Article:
- Create Curmudgeon Team reports with equal stature
- If the group is charged with producing deliverables in written form, the Curmudgeon Team members are empowered to produce their own deliverables in written form of stature equal to the larger group's report. That is, the Curmudgeon Team report is not an appendix to the group's report. It stands on its own as a separate document. The two deliverables are produced in parallel, with each set of authors having equal access to the other authors' work. In some instances, some people might contribute to both reports.
- Choose qualified people
- Raising thorny issues that the group must take seriously does require a high level of competence and thorough understanding of the substance of the discussion. (See "Asking Brilliant Questions," Point Lookout for November 22, 2006) Members of the Curmudgeon Team must prepare to play the curmudgeon role at a high level.
- Question substance, not people
- The more valuable contributions of the Curmudgeon Team are in the form of issues raised about the substance of the discussion. Rarely is it helpful to raise issues about the professionalism, competence, or motivations of participants in the discussion. Legitimate questions of personal performance are best presented in private to the team lead or to cognizant managers.
- Be strictly respectful
- Every group abides by a set of norms regarding respectful discussion. Norms vary from group to group, and what passes for respect in one group might seem disrespectful in another. Still, every group has norms. Because members of the Curmudgeon Team are expressing inherently oppositional views, they would be wise to adhere to group norms more strictly than do general members of the group.
Because every group's microculture is unique, some of these guidelines might not fit for your group. Or your group might need additional guidelines that are missing from this collection. Experience will reveal the needed adjustments. When you discuss possible adjustments, remember to designate members of a Curmudgeon Team for that discussion. Top Next Issue
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More articles on Problem Solving and Creativity:
- Assumptions and the Johari Window: II
- The roots of both creative and destructive conflict can often be traced to the differing assumptions
of the parties to the conflict. Here's Part II of an essay on surfacing these differences using a tool
called the Johari window.
- Group Problem-Solving Tangles
- When teams solve problems together, discussions of proposed solutions usually focus on combinations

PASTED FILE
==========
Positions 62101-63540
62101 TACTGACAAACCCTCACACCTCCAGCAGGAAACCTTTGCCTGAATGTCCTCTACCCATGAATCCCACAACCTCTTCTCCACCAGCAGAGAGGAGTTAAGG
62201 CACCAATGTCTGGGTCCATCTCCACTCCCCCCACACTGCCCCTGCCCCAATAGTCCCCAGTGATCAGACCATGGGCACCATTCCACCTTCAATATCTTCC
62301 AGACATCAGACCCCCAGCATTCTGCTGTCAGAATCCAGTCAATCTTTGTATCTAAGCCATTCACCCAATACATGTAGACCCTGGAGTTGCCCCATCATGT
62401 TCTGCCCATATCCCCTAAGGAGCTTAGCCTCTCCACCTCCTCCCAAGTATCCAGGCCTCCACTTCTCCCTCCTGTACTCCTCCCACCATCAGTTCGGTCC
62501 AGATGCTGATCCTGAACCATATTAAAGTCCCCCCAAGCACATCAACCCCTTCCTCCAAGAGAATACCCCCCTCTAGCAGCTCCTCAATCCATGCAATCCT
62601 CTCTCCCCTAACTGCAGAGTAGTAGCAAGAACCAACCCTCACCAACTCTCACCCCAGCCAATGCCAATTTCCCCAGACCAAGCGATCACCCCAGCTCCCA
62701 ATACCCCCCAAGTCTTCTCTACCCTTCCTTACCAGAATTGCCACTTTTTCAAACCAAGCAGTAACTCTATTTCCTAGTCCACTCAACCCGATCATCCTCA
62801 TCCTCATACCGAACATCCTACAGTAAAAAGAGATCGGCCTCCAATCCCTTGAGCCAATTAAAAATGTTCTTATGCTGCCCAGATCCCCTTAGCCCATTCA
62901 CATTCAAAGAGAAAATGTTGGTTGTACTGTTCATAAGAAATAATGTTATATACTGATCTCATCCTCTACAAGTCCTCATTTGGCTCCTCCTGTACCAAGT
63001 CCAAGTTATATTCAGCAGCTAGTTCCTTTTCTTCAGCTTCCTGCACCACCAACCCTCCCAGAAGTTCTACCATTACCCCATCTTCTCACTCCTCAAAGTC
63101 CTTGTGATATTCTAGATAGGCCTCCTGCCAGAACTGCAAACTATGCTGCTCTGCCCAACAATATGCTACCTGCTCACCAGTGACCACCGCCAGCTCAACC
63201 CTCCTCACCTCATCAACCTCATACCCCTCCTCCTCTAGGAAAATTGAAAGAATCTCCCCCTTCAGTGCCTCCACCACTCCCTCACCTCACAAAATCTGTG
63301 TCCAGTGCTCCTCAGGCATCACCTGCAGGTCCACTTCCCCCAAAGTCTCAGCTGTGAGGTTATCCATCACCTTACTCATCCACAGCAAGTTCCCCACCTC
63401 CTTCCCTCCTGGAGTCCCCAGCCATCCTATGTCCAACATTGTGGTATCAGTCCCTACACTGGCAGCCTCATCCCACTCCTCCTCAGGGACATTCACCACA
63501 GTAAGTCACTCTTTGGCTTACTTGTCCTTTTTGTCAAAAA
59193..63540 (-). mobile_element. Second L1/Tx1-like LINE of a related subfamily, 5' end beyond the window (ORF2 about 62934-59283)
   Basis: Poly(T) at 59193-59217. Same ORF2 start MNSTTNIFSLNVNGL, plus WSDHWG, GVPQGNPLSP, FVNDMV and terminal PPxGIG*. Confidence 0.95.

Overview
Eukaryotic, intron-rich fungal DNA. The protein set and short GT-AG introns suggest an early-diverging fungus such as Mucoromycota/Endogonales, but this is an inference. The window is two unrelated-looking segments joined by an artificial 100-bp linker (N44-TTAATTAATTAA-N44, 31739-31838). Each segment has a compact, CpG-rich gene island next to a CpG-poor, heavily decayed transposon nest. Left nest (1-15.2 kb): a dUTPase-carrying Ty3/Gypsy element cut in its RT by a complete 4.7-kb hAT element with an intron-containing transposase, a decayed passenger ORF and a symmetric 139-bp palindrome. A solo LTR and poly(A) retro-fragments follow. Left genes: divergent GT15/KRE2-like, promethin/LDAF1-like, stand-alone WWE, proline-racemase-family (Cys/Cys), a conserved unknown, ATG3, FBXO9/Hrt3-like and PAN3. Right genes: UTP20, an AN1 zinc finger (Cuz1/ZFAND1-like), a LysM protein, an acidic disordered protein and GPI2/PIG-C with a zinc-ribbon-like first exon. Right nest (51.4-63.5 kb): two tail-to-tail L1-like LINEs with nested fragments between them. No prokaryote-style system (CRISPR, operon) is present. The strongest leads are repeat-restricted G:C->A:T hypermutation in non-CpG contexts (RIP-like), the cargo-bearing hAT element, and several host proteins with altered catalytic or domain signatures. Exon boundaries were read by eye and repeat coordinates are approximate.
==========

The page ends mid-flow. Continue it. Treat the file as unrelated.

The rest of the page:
of what the solution will do, how much it will cost, how long it will take, and much more. Disentangling
these threads can make discussions much more effective.
- New Ideas: Judging
- When groups work together to solve problems, they eventually evaluate the ideas they generate. They
sometimes reject perfectly good ideas, while accepting some really boneheaded ones. How can we judge
new ideas more effectively?
- How to Foresee the Foreseeable: Preferences
- When people collaborate on complex projects, the most desirable work tends to go to those with highest
status. When people work alone, they tend to spend more time on the parts of the effort they enjoy.
In both cases, preferences rule. Preferences can lead us astray.
- Problem Displacement by Intention
- When solving problems creates new problems, or creates problems elsewhere, we say that problem displacement
has occurred. Sometimes it's intentional.
Forthcoming issues of Point Lookout
- Coming December 11: The Rhyme-as-Reason Effect
- When we speak or write, the phrases we use have both form and meaning. Although we usually think of form and meaning as distinct, we tend to assess as more meaningful and valid those phrases that are more beautifully formed. The rhyme-as-reason effect causes us to confuse the validity of a phrase with its aesthetics. Available here and by RSS on December 11.
- And on December 18: The Trap of Beautiful Language
- As we assess the validity of others' statements, we risk making a characteristically human error — we confuse the beauty of their language with the reliability of its meaning. We're easily thrown off by alliteration, anaphora, epistrophe, and chiasmus. Available here and by RSS on December 18.
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Many people who possess real organizational power have a characteristic demeanor. It's the way they project their presence. I call this the power affect. Some people — call them power pretenders — adopt the power affect well before they attain significant organizational power. Unfortunately for their colleagues, and for their organizations, power pretenders can attain organizational power out of proportion to their merit or abilities. Understanding the power affect is therefore important for anyone who aims to attain power, or anyone who works with power pretenders. Read more about this program.